Rashi was prompted by the very next words of the verse: "and a holy nation," which means separated to serve G‑d. That means that when it says kohanim earlier, it must mean something else. Rashi explains that here it means ministers, and he brings a proof from the fact that scripture13 called the children of King David kohanim. They were certainly ministers, but they certainly didn't serve in the Temple since they were from the tribe of Judah.

What is understood from all this is that every one of us holds three titles. The first is "chosen," that we are precious to G‑d, as it says, "You will be for Me a treasure from all the nations." Attaining this title requires no work on our behalf. It is just that G‑d chose us to be precious to Him.

The second is "minister," where we rule over our bodies and our place in the world, following in the ways of G‑d. As it says, "And you will be for Me a kingdom of kohanim, which we understand to mean “ministers.”

The third is being priests, separated to serve G‑d and to cleave to Him, as the verse concludes, "and a holy nation."

Which one of these is most important and our main purpose?

It can't be the idea of being chosen, because it requires no action on our behalf. Rather, it must be one of the latter two, ministers or priests.

The Talmud14 tells us that "at the time that Moses went up on High, the ministering angels asked G‑d, 'Master of the world, what is the child of a woman doing among us?' He said to them, 'he came to receive the Torah.' They said before Him, 'It is more cherished being hidden ... You want to give it to flesh and blood? What is man, that they will remember it?15 Place Your splendor upon the heavens.'16 G‑d said to Moses, 'Give them a response.' … He said before Him, 'Master of the world, the Torah that you are giving me, what is written in it? "I Am the Lord your G‑d Who took you out of Egypt."'17 He said to [the angels], 'did you go down to Egypt? Were you enslaved to Pharaoh? Why should the Torah be yours? What else is written in it? "You shall not have any gods before Me."18 Do you live among the nations that serve false deities?'" Moshe continued with this line of reasoning, responding to the angels, bringing proofs from the rest of the commandments. About Shabbat he said, "You don't do any work that you need to rest from... Do you have a father and mother [to honor]?... Is there jealousy between you? Is there an evil inclination among you?" Immediately, they conceded to him before G‑d.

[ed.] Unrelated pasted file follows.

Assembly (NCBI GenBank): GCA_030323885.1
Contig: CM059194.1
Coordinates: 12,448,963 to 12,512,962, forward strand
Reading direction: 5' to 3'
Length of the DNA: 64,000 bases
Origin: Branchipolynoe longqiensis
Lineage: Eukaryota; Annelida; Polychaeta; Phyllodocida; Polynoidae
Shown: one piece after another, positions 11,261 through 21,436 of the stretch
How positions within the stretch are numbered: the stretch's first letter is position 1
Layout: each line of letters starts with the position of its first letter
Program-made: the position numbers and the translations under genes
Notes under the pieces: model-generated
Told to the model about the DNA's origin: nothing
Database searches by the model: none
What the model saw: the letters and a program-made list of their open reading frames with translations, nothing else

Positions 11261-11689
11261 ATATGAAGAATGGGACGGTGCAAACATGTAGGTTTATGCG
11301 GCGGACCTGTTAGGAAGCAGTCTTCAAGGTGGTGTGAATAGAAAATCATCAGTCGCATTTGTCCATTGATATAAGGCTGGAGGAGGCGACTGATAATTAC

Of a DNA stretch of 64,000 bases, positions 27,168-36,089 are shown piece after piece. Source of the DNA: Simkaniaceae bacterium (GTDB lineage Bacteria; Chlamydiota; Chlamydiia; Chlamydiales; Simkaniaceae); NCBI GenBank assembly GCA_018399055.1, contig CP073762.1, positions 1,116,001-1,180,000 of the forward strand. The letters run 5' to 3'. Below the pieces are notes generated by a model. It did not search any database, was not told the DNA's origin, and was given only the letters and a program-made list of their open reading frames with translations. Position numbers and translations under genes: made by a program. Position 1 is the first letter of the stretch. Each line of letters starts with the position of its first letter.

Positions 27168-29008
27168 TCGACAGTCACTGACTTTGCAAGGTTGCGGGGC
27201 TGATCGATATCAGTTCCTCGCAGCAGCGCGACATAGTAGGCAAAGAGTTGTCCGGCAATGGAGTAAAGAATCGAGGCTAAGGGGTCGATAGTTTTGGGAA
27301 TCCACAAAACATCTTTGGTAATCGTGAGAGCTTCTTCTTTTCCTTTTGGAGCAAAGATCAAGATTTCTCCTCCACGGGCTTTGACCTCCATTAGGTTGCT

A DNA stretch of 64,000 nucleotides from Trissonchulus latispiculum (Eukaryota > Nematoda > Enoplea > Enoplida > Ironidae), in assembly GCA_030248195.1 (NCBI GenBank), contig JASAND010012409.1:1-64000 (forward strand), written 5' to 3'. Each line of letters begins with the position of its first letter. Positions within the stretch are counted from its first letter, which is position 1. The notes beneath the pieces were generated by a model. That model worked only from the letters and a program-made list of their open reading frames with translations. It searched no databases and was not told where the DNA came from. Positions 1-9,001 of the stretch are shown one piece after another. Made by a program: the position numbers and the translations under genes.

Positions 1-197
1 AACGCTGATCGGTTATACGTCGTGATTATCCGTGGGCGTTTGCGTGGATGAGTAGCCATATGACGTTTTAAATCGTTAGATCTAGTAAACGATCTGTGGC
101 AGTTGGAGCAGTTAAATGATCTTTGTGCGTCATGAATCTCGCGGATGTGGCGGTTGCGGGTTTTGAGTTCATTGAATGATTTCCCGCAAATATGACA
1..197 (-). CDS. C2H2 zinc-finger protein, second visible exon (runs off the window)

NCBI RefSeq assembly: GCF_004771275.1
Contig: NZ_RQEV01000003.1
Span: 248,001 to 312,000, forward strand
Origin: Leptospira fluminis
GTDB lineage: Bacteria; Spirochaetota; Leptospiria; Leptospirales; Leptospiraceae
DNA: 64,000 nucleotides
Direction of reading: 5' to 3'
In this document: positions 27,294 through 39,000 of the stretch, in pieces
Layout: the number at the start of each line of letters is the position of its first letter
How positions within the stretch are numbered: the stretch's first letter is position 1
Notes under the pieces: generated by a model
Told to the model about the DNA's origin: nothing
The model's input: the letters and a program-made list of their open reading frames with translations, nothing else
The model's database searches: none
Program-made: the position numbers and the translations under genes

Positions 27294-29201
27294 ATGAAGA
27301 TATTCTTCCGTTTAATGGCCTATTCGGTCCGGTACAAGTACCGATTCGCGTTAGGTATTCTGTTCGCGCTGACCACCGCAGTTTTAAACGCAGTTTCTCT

We see from this passage that the most important part of the Torah is that we deal with the physical mundane aspects of the world and our lives, to completely rule over them. Being holy, separate to serve G‑d, already existed in heaven by the angels. What is more, they fill that role much better than we ever can.

This is the actual purpose of the giving of the Torah. Our forefathers kept the whole Torah, even before it was given.19 What is the difference between the way they kept it and the way we keep it now, after the giving of the Torah?

Our forefathers kept the Torah to be holy, and remained aloof to serve G‑d and to cleave to Him, like the angels. With the giving of the Torah on Mount Sinai, we were given the ability to affect the physical world with Torah study, mitzvot and using our regular mundane actions, like eating, drinking, business, and exercise, to help us serve G‑d, raising the most mundane aspects of our lives to Him as well.